Aya de Leon’s 10 Fun Facts about UPTOWN THIEF

a mock-up book cover I did with the old title using stock photos I bought

1. The original title of the book was The Manhattan Escort & Larceny Service. My editor Mercedes Fernandez didn’t like it. Too long. We brainstormed for a while, and my new favorite was Downtown Madam, Uptown Thief, which she shortened. At first I wasn’t totally sold on it, but It’s really grown on me and now I love it.

2. The book originally started with Marisol stuck in an air vent during a robbery with terrible claustrophobia, but an early editor said it made her seem wimpy. Now it’s the third scene, and she’s not having a full-on panic attack. During a subsequent draft, the opening was the van scene, which is now the second scene, since my editor Mercedes wanted the book to start with a big action scene.

3. I have never lived in New York City. However, I went to college in Boston, and would visit from time to time. From 1999-2009, I was in and out of New York doing performances and working as a trainer with the Harm Reduction Training Institute. The longest time I ever spent in New York was three weeks. During that time, I learned a lot about the city–geography, culture, and of course, gentrification

4. Although I have Puerto Rican heritage, I am the second generation born in the US, and have lived most of my life in California. I didn’t grow up speaking Spanish with my mom. I learned Spanish in school and later picked up a lot traveling in the Spanish-speaking Caribbean including a month in…

5. Cuba. I visited in 1991 and 1998. Both times I went legally. The first time I went on a cultural study tour. The second time, I went for a month to study Spanish.

6. I was really committed to the part of the book set in Cuba. It was one of a few things I said I wouldn’t give up to make it fit into urban fiction, even if it meant that Kensington wouldn’t buy the book. Fortunately, that wasn’t a problem.

7. I am nothing like my protagonist Marisol, except that I’m a workaholic and a rescuer/caretaker, and I’ve worked in a lot of non-profit organizations. There was only one scene in the book that was based on real life, and that was when Marisol brought 10,000 condoms in to Cuba and got stopped at customs. That was me in 1998. I brought them from a Latino anti-AIDS coalition. It was kind of hilarious. Unfortunately, that scene got cut, but it will appear in a short story about Marisol traveling in the Caribbean called “Rescuing the Dead.”

8. The backstabber character (not naming any names!) wasn’t in the version that Kensington bought, he or she was added really late in the game.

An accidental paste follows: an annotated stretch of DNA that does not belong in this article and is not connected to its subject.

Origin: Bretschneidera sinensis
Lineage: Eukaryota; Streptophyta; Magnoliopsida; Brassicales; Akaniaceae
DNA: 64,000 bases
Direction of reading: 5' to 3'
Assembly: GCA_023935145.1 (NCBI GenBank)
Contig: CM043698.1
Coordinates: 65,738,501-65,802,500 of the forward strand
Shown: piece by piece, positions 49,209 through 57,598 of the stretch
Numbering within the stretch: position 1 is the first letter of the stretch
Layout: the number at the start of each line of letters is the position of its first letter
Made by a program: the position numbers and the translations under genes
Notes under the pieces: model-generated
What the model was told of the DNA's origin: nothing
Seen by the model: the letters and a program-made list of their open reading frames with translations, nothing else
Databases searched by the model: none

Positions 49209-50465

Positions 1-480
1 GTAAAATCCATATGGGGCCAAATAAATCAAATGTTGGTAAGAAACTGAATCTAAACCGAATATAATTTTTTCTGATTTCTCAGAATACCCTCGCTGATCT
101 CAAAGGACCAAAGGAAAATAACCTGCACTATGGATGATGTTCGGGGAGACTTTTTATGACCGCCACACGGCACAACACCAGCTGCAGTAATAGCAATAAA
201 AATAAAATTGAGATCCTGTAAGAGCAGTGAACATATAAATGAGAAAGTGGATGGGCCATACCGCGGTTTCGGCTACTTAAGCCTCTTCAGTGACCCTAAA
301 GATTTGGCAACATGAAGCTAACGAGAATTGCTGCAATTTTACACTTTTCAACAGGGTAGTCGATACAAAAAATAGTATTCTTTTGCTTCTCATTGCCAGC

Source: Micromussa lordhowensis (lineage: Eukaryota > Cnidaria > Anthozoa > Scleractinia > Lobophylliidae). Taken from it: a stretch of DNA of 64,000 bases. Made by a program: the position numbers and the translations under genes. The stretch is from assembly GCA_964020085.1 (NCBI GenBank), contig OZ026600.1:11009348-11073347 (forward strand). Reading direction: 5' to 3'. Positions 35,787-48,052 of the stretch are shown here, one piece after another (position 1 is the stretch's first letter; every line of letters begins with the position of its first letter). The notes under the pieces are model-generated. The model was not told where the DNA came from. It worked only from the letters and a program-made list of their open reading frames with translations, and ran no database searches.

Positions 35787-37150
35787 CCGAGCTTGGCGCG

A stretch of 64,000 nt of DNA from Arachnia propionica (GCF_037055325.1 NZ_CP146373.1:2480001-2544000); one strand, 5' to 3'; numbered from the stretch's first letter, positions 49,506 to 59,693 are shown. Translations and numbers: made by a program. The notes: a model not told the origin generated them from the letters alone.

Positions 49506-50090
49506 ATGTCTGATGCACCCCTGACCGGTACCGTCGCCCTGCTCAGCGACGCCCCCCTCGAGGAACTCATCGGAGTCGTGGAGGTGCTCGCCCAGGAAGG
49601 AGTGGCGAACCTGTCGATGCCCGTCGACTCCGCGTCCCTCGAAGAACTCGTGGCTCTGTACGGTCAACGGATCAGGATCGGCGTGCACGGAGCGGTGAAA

9. Tyesha’s romance was originally resolved in UPTOWN THIEF, but when I sold it in a two-book deal, she got her own book, THE BOSS, where her love life gets sorted out.

10. The book originally ended with a wedding–Thug Woofer’s brother’s wedding–and Kim caught the bouquet and was asking Jody to put a ring on it. They were talking about which states they could get married in, because same sex marriage wasn’t legal in all states yet.

Author: Aya de Leon

Aya de Leon directs the Poetry for the People program in the African American Studies Department at UC Berkeley. Her work has appeared in Essence Magazine, xojane, Ebony, Guernica, Writers Digest, Mutha Magazine, Movement Strategy Center, My Brown Baby, KQED Pop, Bitch Magazine, Racialicious, Fusion, and she has been a guest on HuffPostLive. She is the author of the children's picture book PUFFY: PEOPLE WHOSE HAIR DEFIES GRAVITY. Kensington Books will be publishing her debut feminist heist novel, UPTOWN THIEF, in 2016. For more info, go to ayadeleon.wordpress.com.

One Reply to “Aya de Leon’s 10 Fun Facts about UPTOWN THIEF”

  1. #1: Good call on the title. To me, the problem with the original one wasn’t the length so much as that it tells you too much. It’s like the original title for the Dragon Tattoo book: Men Who Hate Women. I remember thinking that you could tell that the writer was a journalist, since that’s a newspaper headline, not a title for a novel. (“The Girl with the Dragon Tattoo” has problems, too, but they’re different problems. 🙂 )

    “Uptown Thief” is a very good title. It says some things, but mostly it raises questions.

    #6: Good call. I understand fitting into a genre, but if you fit in too perfectly, you can cease to be memorable. Quality is important, obviously, but pushing the boundaries here and there can really help a book stand out also.

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